The Wintel hegemony in the PC industry may be ebbing

Posted: 07.11.11

With announcement at CES by Microsoft that Windows 8 will run on ARM, thereby enabling another processor to run Microsoft applications, the world shifted. That was the promise with Windows NT back in 1993 when Microsoft declared it would run on the popular processors of the time which were Alpha, AMD64, IBM, Intel MIPS, and Motorola. That didn’t quite happen.

Now Microsoft seeing the extraordinary growth of ARM-based mobile phones, and having tried three times to get into that market, has declared that Windows 8 and associate applications (like the Office suite) will run on ARM, and x86. So far MIPS is not in the club.

The idea of using ARM processors for notebooks, desktops, and even servers has been bubbling up for the past year. Some companies have already declared ARM-based servers (running Linux) and Qualcomm has demonstrated netbook like devices they called Smartbooks using an ARM processor.

However, the main thing that has always killed such experiments has been the lack of a unified applications suite—a seamless experience on any platform. That means the APIs (Application Programming Interfaces) too, and especially DirectX and .net. DNLA (Digital Living Network Alliance), and other stacks are also needed. Microsoft says we are going to have that kind of a world in late 2012.

This brave new world will allow us to send a Word file from our San Francisco based quad-core Intel i7 to our colleague in Singapore who has an AMD Fusion-based machine. They will edit it and send it to folks in Bangalore who will further enhance it on their ARM-based HP notebook which runs Windows 8 also. They will then send it back to us in San Francisco and we’ll be able to read it perfectly as if we had done it all on our own machine. Another colleague in Paris will also read the file, which she has obtained from the cloud where it has been stored. She will read it on her tablet, and also make a few annotations.

Different machines, different locations, cloud I/O, and it all works. The application becomes the focus—not the machine it is created, read, stored, or edited on—it’s the application stupid.

Apple had this idea about a decade ago except for them the model was the file. Follow and use the file—don’t worry about the application, the OS and other tools will figure out which application is best for the file you want to work with, and the choice of the application may be based on whether you want to simply read it or edit it.

So who cares what processor is running the OS? Who even cares where or what the application is?

Tom and Mary are at Dixon’s looking at computers for their son who is going to boarding school in the fall—they grin a lot about that, free at last, but that’s a another story. Tom likes the blue computer, but Mary is partial to the yellow one. A friendly salesman comes over and asks if he can help. “What applications will Master Thomas be using in school,” he asks. They tell him and he then shows them the green computer which they both seem to like. “And, it’s only 500 quid,” he says, “VAT included.” Tom and Mary leave the shop delighted with their purchase and haven’t a clue about what processor is in it. And even though there’s a big sign on the side of the box declaring ARM Inside they couldn’t give a give a wit, they’re off to buy a train ticket for Thomas.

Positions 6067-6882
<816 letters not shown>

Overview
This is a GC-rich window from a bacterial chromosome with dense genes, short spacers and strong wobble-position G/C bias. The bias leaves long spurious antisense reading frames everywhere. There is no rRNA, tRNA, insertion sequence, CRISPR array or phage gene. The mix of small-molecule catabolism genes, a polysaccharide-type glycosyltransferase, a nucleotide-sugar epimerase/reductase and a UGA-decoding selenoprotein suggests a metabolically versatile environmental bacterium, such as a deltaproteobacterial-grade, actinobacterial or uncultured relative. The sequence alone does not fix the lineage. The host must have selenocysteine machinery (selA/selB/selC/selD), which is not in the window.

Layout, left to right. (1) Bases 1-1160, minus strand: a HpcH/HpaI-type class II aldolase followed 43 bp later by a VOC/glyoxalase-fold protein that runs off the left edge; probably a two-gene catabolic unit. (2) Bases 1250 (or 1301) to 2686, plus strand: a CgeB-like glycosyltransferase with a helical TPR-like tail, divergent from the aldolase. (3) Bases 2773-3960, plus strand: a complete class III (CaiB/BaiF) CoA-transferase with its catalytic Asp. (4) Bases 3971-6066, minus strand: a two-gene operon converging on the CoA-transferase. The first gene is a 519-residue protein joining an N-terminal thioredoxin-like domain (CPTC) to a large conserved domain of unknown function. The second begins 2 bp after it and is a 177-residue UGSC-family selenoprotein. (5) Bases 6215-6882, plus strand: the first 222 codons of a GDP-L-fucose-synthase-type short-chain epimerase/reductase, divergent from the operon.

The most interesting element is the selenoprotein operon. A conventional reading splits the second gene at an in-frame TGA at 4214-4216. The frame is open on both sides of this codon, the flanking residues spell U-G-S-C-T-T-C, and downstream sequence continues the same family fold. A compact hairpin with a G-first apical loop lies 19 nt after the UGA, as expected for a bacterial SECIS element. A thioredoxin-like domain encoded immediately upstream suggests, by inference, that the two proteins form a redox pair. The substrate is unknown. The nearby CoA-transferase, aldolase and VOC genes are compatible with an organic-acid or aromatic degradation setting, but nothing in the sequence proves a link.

Sound far fetched? Maybe but I think AMD, Intel, Nvidia, and Qualcomm have their marketing work cut out for them. Just a side note: Some of the carriers who are selling LG and Motorola mobile phones were surprised to find that consumers were coming in asking for the Nvidia phone. Not the Verizon phone or the Motorola phone, or the Android phone, but the Nvidia phone. That’s how powerful Nvidia’s brand is and how many loyal customers it has.

Can that level of brand loyalty be maintained when the hardware is no longer the differentiator? No one goes into a car dealer and says I’d like a car with the Weston engine in it. No one buys a dishwasher and asked for the one with GE motor in it. Sure as hell no one buys a TV and says give me the one with STMicro chip in it. How come? Because they are consumer products and not sold on technical features, they’re sold on color, style, and end-user brand. So is the Nvidia phone phenomenon a blip? No other chip company has consumers asking for a phone with chip inside.

What happens to AMD’s Vision, and Intel’s Inside, and ARM’s ah, well whatever ARM uses? Here comes one of those inflection points the marketing folks like to talk about—I wonder if everyone is ready for this one.